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“Justice is nothing other than the interest of the stronger,” said Plato.
Being the heirs of the legacy of Jefferson, we tend to think that there is equal justice for all; but is this true in America today? Before you answer that question think of the trials of O.J. Simpson and the tribulations of Paula Jones.
As a lawyer, I must admit my admiration for the skills of F. Lee Bailey and Johnnie Cochran. Said admiration, notwithstanding, I think it is fair to say that O.J. would be in prison today had he not had a bankroll attractive to Cochran and Bailey.
Ms. Jones’ case is a classic example of the inequality and injustice of the contemporary legal system. Theoretically, no man is above the law, and all parties to a suit are afforded equal redress in our courts of law. Yet, Paula has had to endure the attack of all the President’s men, men who are supposedly the servants of the people. To add insult to injury, the Jones’ case was thrown out of court by virtue of the perjury of the defendant.
The ruling of the United States Supreme Court to the contrary, it appears that Bill may be able to run out the clock on Paula or force her into a low-ball settlement. Regardless of the outcome if the maxim, “justice delayed is justice denied,” is true then justice will not be had in this case. In fact, the President’s conduct in the litigation of this case has been a further abuse of the judicial system.
However, the larger question is, has justice become nothing more than a figment of the mythology of the American Revolution? Like the Ten Commandments, have the Bill of Rights become passe, irrelevant in modern day America? This is a frightening prospect. Our Constitution and the first 10 amendments thereto are the greatest products of human thought. It made us the most advanced society in the history of civilization. It is despicable that the president’s spin artists now point to Europe, the continent of repressive laws from which our ancestors escaped, and say we should be more tolerant of our rulers like the Europeans.
A while back, I attended a luncheon with a federal appellate judge. The judge had recently returned from Europe, having studied the failing judicial system of the crumbling Soviet Empire. In that system, there are no juries — just omnipotent magistrates who decide a person’s fate. I assume that the judge intended to cite the differences between the American and European systems of justice. What struck me were the similarities.
Increasingly in the United States there is a trend toward trial by commissioners and magistrates rather than by a jury of one’s peers. In fact in Tennessee, a worker injured on the job has no right to a trial by jury. An injured person suing the state of Tennessee must have his trial heard by a political hack commissioned by the governor.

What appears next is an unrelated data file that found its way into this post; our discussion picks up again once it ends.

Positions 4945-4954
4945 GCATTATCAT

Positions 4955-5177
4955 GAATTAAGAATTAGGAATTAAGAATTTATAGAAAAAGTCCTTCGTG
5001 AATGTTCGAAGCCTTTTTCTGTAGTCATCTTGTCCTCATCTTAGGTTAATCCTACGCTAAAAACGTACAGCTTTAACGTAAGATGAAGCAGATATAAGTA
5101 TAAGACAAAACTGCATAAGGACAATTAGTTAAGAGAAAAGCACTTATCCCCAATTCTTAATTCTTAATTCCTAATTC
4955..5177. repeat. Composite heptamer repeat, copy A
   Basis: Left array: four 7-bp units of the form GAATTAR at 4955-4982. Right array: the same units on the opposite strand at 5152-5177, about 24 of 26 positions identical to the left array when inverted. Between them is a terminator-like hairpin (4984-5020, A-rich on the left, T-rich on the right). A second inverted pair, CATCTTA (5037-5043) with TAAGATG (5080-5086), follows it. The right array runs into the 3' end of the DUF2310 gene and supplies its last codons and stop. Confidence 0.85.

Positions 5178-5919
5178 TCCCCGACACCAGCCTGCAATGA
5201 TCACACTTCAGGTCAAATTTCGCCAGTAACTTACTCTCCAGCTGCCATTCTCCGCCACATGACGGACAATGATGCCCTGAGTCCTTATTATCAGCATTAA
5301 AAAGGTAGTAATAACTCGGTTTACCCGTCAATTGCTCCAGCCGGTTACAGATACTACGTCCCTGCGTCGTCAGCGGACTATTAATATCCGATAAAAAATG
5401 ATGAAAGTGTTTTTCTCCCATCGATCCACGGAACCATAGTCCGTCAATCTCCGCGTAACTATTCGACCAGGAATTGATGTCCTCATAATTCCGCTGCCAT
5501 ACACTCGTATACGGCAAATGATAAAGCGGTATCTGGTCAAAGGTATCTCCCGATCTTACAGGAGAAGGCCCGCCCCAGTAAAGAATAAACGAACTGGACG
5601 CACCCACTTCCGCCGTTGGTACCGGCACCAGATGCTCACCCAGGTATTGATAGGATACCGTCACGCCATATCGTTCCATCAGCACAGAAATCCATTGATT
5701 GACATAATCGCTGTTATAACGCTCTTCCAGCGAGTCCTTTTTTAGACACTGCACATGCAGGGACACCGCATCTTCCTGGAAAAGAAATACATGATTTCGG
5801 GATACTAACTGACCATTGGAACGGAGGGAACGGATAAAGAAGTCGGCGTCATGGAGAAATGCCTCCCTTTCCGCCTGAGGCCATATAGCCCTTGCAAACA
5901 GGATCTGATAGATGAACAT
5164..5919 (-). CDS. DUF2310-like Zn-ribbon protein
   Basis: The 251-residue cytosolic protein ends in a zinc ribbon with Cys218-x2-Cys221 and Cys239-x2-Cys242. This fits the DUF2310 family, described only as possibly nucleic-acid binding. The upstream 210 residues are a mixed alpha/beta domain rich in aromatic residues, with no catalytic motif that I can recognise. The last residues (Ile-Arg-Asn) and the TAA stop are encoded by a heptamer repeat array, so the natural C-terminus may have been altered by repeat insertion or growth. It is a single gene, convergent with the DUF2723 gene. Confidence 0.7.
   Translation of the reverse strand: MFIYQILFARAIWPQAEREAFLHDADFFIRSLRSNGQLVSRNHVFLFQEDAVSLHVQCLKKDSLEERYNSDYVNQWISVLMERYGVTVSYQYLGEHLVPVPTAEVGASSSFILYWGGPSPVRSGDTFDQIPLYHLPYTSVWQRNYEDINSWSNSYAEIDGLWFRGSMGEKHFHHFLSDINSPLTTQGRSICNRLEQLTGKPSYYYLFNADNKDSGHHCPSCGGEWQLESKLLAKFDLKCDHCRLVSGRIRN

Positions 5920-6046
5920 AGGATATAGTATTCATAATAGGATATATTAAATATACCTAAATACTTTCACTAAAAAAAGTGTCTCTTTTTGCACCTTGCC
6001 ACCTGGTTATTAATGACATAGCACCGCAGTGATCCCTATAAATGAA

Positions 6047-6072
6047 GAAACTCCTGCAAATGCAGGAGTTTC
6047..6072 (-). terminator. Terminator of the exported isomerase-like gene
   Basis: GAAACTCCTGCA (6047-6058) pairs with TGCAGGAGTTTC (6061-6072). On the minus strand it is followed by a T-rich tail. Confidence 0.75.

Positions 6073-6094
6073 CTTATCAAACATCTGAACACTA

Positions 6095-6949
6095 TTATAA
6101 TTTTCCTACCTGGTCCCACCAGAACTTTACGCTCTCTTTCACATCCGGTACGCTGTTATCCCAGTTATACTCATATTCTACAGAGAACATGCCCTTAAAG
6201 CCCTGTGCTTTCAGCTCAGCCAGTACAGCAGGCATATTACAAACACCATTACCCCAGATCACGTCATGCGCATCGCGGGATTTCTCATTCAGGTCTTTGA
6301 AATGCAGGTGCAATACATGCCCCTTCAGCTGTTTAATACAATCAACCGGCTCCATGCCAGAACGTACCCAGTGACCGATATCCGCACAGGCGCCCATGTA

In regard to this dismantling of the judicial system, the Republicans, the party of the multi-national corporations and insurance companies, are far worse than are the Democrats. If the multi-national corporations and the insurance companies get their way, no one will have a right to a jury trial in a case of personal injury.
Perhaps a reading of the novels of John Grisham reveals the best assessment of the American judicial system. Invariably the insurance defense lawyers hire private detectives and otherwise violate every ethical rule imaginable to insure that the plaintiffs do not get a fair trial. Unfortunately, in real life, the judges are much less favorably disposed toward plaintiffs than in Grisham’s novels. It is interesting to note that most judges get sizable donations from the insurance defense firms when they run to retain their seats on the bench. It is no wonder that they pressure plaintiffs to settle their cases for a dime on the dollar or throw out plaintiffs’ cases on unjust summary judgments.
One need only look to the Ruby Ridge incident to realize that the criminal justice system is trending away from fairness and reason toward the implementation of an all-powerful police state.
Slowly but surely our Bill of Rights is being eroded by decisions of the Rehnquist Court. I realize that it is fashionable to favor law and order, but my advice is to be careful what you wish for.
In the early nineties, the Rehnquist Court ruled that it was not detrimental to the prosecution’s case for a policeman to lose exculpatory evidence. Recently at a Nashville Bar Association dinner, I brought up the exculpatory evidence case with a Federal District Judge and a State Court of Criminal Appeals Judge. I asked, “Am I the only one who has a problem with that ruling?”
The court of criminal appeals judge, a former prosecutor, launched into a pantomime of a cop throwing away exculpatory evidence. “We don’t need no stinking exculpatory evidence,” he joked. Obviously, the judge realized that the natural inclination of the cop would be to cover his ass and get rid of any evidence that would prove that he had jailed the wrong man.
Worse than the judge’s scenario would be a case where a cop has a personal vendetta against you and chooses to frame you for a crime that you did not commit. With the aforementioned Supreme Court decision, there is no law standing in the way of the crooked cop.
Be careful what you ask for. But for the grace of God. …
Leo Haffey is a lawyer in Nashville, Tennessee specializing in cases of corporate or government abuses.